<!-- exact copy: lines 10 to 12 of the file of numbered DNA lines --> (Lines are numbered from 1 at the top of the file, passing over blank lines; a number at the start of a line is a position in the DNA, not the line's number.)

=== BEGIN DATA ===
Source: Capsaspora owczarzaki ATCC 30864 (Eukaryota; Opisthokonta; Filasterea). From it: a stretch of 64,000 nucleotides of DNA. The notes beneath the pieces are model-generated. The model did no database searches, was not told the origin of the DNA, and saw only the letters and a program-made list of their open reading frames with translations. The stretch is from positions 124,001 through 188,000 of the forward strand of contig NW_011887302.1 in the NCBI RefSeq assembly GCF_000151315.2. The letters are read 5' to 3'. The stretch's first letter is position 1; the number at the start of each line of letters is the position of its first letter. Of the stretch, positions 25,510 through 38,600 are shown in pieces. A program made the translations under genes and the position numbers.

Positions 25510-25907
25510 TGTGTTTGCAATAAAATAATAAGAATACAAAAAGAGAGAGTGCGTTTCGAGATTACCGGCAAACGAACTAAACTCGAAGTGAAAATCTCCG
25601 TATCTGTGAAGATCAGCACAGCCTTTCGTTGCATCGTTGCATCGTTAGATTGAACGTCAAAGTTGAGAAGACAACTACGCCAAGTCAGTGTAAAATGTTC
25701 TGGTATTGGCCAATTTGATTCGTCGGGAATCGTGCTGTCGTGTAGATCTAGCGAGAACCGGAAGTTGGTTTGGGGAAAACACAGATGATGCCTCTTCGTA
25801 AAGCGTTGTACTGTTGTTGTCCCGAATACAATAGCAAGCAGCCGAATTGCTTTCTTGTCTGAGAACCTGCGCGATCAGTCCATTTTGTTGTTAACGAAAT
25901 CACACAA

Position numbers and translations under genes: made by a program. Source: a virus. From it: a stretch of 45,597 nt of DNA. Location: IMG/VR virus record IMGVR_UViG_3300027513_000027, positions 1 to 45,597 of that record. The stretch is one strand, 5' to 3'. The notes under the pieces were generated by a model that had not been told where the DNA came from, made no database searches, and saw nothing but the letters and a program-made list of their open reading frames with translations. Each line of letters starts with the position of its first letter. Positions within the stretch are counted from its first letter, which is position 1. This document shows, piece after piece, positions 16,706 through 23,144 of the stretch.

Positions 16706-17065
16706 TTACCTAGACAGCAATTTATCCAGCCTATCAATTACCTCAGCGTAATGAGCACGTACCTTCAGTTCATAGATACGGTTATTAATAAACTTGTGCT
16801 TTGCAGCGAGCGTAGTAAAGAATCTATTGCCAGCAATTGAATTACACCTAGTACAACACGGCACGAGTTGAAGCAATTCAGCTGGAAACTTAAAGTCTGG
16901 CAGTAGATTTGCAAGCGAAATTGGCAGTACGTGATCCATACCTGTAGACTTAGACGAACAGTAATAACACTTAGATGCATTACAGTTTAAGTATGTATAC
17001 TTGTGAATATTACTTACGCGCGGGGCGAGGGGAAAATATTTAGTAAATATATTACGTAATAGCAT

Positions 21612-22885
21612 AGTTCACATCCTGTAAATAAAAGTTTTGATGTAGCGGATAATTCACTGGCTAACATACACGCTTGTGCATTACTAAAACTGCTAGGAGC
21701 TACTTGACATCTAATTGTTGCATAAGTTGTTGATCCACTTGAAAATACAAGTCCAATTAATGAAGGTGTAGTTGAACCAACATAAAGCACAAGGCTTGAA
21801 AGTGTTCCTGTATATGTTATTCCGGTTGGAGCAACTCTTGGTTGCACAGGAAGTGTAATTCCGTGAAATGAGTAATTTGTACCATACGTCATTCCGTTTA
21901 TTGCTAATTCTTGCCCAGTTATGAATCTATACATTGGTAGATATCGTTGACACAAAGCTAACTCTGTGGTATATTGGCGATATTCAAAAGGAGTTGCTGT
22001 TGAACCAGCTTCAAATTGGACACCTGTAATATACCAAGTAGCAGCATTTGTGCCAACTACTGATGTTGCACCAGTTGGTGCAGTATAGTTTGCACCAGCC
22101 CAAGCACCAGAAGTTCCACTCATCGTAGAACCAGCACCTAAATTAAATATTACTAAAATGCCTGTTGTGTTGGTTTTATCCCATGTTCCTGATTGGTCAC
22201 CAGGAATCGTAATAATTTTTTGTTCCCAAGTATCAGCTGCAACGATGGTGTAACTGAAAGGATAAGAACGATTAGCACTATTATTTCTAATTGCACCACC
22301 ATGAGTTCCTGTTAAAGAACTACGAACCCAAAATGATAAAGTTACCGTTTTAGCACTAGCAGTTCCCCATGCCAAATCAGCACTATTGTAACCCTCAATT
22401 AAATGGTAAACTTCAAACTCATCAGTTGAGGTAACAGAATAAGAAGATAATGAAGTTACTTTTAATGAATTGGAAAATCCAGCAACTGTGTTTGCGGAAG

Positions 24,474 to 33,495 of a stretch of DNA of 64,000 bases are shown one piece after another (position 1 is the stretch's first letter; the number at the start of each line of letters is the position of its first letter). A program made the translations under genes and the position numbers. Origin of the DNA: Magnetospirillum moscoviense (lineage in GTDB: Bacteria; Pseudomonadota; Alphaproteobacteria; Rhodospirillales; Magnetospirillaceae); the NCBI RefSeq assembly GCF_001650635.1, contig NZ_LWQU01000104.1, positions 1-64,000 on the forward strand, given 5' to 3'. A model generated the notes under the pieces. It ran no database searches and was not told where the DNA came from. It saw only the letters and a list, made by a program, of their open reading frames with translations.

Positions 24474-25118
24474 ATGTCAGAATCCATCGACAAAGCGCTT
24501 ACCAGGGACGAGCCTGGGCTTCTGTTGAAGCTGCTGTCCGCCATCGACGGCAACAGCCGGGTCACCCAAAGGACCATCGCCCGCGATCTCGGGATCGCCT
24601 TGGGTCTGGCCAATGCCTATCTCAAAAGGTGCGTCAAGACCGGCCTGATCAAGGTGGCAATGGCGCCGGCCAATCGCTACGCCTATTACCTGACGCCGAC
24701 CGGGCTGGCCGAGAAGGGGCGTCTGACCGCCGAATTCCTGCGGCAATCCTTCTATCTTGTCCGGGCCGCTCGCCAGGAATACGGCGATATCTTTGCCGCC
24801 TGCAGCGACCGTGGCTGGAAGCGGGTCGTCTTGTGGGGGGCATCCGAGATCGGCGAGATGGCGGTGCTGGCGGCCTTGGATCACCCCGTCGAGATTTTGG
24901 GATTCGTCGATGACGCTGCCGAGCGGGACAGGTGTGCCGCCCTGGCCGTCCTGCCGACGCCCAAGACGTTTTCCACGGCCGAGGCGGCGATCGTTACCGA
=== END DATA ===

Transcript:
16706 TTACCTAGACAGCAATTTATCCAGCCTATCAATTACCTCAGCGTAATGAGCACGTACCTTCAGTTCATAGATACGGTTATTAATAAACTTGTGCT
16801 TTGCAGCGAGCGTAGTAAAGAATCTATTGCCAGCAATTGAATTACACCTAGTACAACACGGCACGAGTTGAAGCAATTCAGCTGGAAACTTAAAGTCTGG
16901 CAGTAGATTTGCAAGCGAAATTGGCAGTACGTGATCCATACCTGTAGACTTAGACGAACAGTAATAACACTTAGATGCATTACAGTTTAAGTATGTATAC